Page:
IT’S something that will not make headlines but Marvelous Nakamba finished among the Top Five ball-winning midfielders in the English Premiership last season.
Only Declan Rice, Phillip Billing, N’Golo Kante and Wilfred Ndidi did better than the Zimbabwean among the players who played, at least, 1 500 minutes.
That’s according to defensive data collected by the authoritative sources at Breaking The Lines.
So, in simple terms, Nakamba, for a player in his first season in the Premiership, played very well.
His role is to win the ball and play it out — not gain the headlines.
But, in the post-season breakdown of Aston Villa players, Nakamba is someone who flies under the radar a little bit — despite his general importance to the team.
He didn’t score important goals, he wasn’t a regular starter post-lockdown, and he wasn’t involved in many critical moments.
He’s been linked to a few moves away — but do Villa really want to see the back of Nakamba?
Was it a bad season for Nakamba then?
By no means.
The tough-tackling midfielder emerged as an early star during the tough first portion of the season, and even earned a spot on some highlight reels thanks to a crunching challenge in the League Cup final, against Manchester City.
He’s rather unique in this Villa side as well.
The early stages of the season saw Nakamba singled out as a top performer and crucial to the side.
According to Statsbomb, Villa had given “Nakamba a thankless job, and he’s doing it admirably’’.
With Dean Smith admittedly going “gung ho’’ — Villa’s defence was exposed and Nakamba flourished in doing his best to fight fires.
Villa didn’t always win, or draw, but Nakamba did a good job.
What was that job?
To sit back and break up play.
It was very clear the midfielder was doing the heavy lifting for the side’s defence and midfield — something which likely made him a focus of opposition analysis briefings.
Any praise of Nakamba is met by valid criticism — a yin/yang balance.
While Nakamba is good at winning the ball, there are questions about his ability to keep the ball safe, and provide the same support as Douglas Luiz.
There are plenty of caveats that we need to place in mind when we consider passing success.
For instance, it’s easier for some players in certain positions, and certain roles, to complete passes as their passing may be less risky than other positions.
For example, recycling possession, by passing sideways to build pressure, should in theory be easier, and less of a risk, than trying to angle a through ball in to a rushing attacking player.
More often than not, certain roles — your defensive midfielder — will be attempting much more of the former, and perhaps fewer, of the latter.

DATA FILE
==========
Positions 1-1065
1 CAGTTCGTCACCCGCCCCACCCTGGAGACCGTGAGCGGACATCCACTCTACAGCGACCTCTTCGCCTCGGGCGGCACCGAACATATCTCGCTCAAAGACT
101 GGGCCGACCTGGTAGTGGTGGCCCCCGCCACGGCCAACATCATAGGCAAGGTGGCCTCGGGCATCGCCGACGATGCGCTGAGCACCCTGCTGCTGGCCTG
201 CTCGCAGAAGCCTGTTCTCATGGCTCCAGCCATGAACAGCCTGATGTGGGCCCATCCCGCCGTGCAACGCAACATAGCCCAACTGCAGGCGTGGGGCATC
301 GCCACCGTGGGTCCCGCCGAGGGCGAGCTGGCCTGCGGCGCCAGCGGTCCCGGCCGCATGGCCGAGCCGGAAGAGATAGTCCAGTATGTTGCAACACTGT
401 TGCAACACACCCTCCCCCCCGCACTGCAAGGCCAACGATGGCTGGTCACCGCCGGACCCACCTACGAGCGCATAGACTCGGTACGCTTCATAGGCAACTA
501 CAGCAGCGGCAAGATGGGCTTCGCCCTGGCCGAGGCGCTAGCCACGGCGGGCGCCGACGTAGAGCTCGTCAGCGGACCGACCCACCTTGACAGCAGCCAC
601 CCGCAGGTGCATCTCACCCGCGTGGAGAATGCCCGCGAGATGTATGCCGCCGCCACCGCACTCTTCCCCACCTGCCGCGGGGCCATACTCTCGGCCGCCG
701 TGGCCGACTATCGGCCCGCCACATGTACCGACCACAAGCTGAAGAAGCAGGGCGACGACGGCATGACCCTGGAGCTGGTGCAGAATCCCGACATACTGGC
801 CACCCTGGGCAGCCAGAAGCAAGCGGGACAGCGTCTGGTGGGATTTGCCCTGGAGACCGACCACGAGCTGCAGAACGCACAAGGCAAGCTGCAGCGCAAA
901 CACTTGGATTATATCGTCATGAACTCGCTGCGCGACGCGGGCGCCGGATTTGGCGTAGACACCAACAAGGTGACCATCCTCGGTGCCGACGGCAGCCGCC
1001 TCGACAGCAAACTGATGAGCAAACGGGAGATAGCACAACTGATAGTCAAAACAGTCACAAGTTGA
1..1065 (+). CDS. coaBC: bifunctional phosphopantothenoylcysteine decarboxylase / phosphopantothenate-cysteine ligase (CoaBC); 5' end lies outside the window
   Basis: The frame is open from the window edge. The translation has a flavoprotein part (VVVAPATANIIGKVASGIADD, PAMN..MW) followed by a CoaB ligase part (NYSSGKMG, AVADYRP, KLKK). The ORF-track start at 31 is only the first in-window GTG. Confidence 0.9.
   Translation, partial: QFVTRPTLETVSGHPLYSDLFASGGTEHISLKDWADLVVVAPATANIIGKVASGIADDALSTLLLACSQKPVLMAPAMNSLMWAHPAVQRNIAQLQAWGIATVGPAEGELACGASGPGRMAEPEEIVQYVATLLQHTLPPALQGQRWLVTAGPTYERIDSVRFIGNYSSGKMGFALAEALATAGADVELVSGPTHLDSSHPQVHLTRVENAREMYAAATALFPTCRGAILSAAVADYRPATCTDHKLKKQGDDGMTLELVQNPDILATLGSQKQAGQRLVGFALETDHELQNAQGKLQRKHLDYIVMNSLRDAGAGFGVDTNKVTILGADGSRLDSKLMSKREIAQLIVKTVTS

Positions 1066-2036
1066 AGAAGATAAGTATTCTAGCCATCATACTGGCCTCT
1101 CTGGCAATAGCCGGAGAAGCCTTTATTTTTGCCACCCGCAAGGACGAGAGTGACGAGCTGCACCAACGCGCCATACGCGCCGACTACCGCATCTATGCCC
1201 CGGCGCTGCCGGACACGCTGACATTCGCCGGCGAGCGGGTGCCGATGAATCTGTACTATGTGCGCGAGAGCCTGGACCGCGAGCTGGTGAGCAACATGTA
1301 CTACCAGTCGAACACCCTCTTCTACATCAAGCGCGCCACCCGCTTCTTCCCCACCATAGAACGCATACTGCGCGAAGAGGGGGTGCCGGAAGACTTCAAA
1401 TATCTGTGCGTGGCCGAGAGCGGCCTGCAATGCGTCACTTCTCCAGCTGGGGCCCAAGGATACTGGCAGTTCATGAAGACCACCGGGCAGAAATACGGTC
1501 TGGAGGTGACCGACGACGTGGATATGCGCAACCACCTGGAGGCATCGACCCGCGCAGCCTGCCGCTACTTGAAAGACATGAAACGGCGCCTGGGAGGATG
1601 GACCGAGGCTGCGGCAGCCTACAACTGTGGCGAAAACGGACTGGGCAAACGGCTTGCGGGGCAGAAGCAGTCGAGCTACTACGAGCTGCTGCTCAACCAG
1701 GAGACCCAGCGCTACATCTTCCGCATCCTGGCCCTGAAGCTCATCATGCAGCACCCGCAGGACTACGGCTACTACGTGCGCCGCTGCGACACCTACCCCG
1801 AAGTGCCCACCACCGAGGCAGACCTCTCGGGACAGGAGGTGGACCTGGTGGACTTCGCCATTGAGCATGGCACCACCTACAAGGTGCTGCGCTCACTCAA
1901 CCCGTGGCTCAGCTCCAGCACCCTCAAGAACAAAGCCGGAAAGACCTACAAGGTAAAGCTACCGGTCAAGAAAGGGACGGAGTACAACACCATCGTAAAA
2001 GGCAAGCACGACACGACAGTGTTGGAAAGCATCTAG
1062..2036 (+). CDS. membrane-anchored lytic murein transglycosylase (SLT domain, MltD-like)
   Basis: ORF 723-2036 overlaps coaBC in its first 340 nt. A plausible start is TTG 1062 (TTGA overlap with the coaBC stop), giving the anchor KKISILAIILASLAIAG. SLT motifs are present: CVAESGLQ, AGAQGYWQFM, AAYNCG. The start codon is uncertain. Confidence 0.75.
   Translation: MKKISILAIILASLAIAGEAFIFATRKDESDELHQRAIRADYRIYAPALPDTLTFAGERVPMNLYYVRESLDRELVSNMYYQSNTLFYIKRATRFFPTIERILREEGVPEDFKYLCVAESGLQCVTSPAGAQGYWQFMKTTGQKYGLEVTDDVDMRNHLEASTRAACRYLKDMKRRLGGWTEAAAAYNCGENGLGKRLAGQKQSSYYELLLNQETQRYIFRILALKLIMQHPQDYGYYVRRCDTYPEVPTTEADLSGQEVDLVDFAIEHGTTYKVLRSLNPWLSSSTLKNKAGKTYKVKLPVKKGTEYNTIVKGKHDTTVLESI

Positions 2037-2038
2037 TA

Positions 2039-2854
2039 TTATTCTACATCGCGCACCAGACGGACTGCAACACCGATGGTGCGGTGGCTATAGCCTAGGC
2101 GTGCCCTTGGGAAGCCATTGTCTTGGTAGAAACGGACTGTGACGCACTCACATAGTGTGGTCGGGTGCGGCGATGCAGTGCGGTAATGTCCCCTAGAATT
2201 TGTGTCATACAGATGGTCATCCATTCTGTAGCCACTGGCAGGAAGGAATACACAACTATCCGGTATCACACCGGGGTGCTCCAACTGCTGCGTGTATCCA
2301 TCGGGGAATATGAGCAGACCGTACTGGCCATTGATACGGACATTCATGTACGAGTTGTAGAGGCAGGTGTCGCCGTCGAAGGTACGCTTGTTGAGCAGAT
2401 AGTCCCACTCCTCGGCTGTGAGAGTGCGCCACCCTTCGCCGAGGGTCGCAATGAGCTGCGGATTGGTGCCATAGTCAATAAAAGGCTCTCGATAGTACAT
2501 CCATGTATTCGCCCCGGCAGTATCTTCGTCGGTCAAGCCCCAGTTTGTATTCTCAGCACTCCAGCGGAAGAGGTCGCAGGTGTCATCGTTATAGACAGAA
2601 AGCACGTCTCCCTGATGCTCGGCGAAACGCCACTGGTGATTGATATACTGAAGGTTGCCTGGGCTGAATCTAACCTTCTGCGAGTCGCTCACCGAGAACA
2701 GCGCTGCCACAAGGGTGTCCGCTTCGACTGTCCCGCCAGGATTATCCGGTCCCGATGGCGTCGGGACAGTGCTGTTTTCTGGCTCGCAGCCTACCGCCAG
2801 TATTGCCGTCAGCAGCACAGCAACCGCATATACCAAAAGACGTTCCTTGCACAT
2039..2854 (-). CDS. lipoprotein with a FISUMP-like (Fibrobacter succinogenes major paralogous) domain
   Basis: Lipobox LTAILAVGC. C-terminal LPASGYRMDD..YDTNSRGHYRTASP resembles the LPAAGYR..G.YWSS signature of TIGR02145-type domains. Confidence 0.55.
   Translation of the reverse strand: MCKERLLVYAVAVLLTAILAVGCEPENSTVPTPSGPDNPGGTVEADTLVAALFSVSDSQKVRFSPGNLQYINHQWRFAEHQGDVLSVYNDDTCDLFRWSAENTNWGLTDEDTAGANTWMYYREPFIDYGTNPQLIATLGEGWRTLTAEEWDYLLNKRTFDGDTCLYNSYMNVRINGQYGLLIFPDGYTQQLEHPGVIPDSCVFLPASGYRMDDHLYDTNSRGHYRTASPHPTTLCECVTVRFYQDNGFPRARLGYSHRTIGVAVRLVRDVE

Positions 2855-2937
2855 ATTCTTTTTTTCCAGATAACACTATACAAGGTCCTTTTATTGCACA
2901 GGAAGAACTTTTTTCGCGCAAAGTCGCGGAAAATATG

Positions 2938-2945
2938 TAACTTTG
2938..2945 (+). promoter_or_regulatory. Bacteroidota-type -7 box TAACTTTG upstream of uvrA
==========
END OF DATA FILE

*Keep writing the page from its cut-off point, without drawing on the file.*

How well did Nakamba perform with his passes, then?
Short passes, as defined by FBref via Statsbomb, are passes of under five yards — so think more of your quick combinations in-and-around the box to fashion a chance in tighter areas, and less of passing back and around the defence.
Villa’s leaders in short passing attempts — Grealish and El Ghazi — lead in high areas of the pitch, and don’t complete a great deal of short passes (well under half — 37.6% for Grealish and 26.8% for El Ghazi).
Nakamba and Hourihane lead Villa’s short passing completion percentages with 46% each.
Medium passing is defined as above five yards and up to twenty five yards, so it does cover (literally) a lot of ground and is clearly the most common pass type.
When we think of short, medium as defined by FBref does a good job of highlighting what we assumed to be “short’’ passes, as well as a few longer passes. Nakamba still ranks high here, with 88% of his passes completed.
He’s not a long passer, but he still managed to complete 77% of his longer attempts.
Nakamba’s overall percentage of 84.5 percent pass completions compares well enough with Kante’s 85.5 percent, Ndidi’s 85.9 percent and Rice’s 86 percent.
On average, he’s a good-enough passer.
We can say that due to the crystal-clear numbers.
On average, he’d still be fine, perhaps not as fine as the eye test demands, but good enough to include in a team due to the upside that his ball-winning abilities bring.
The criticism of Nakamba isn’t truly about just his passing, it’s about his passing under pressure.
That’s also a critique of his role itself though — one that perhaps tactically invites opposition pressure due to it’s nature as a holding point of the midfield.
Break Nakamba, perhaps, and you break Villa.
That should perhaps invite conversation that the midfielder’s passing failings are not necessarily down to him, but also down to a tactical success of smart pressure by the opposition.
If Nakamba is the man doing a lot of work, why would you not target him?
Reflecting back on the Statsbomb analysis above, it was very clear that if you beat Nakamba, you beat Villa.
Of course, a breakdown in passing can occur without pressure as well, and that shouldn’t avoid criticism.
Nakamba hasn’t bailed out Villa well in some situations, when he could’ve done better.
Analysis by VenkyReddevil on Breaking the Lines shows Nakamba is much in the same boat as Ndidi and Rice in terms of both his defensive strengths and weaknesses.
There are situations where Nakamba should be utilised and those should be games were Villa do not expect to have the ball.
While Douglas Luiz is certainly gifted, he is an asset when carrying and using the ball.
Marvelous is the opposite side of the coin. He is an asset without the ball. There is room for them both, but perhaps more so for Luiz.— BirminghamLive/Sports Reporter.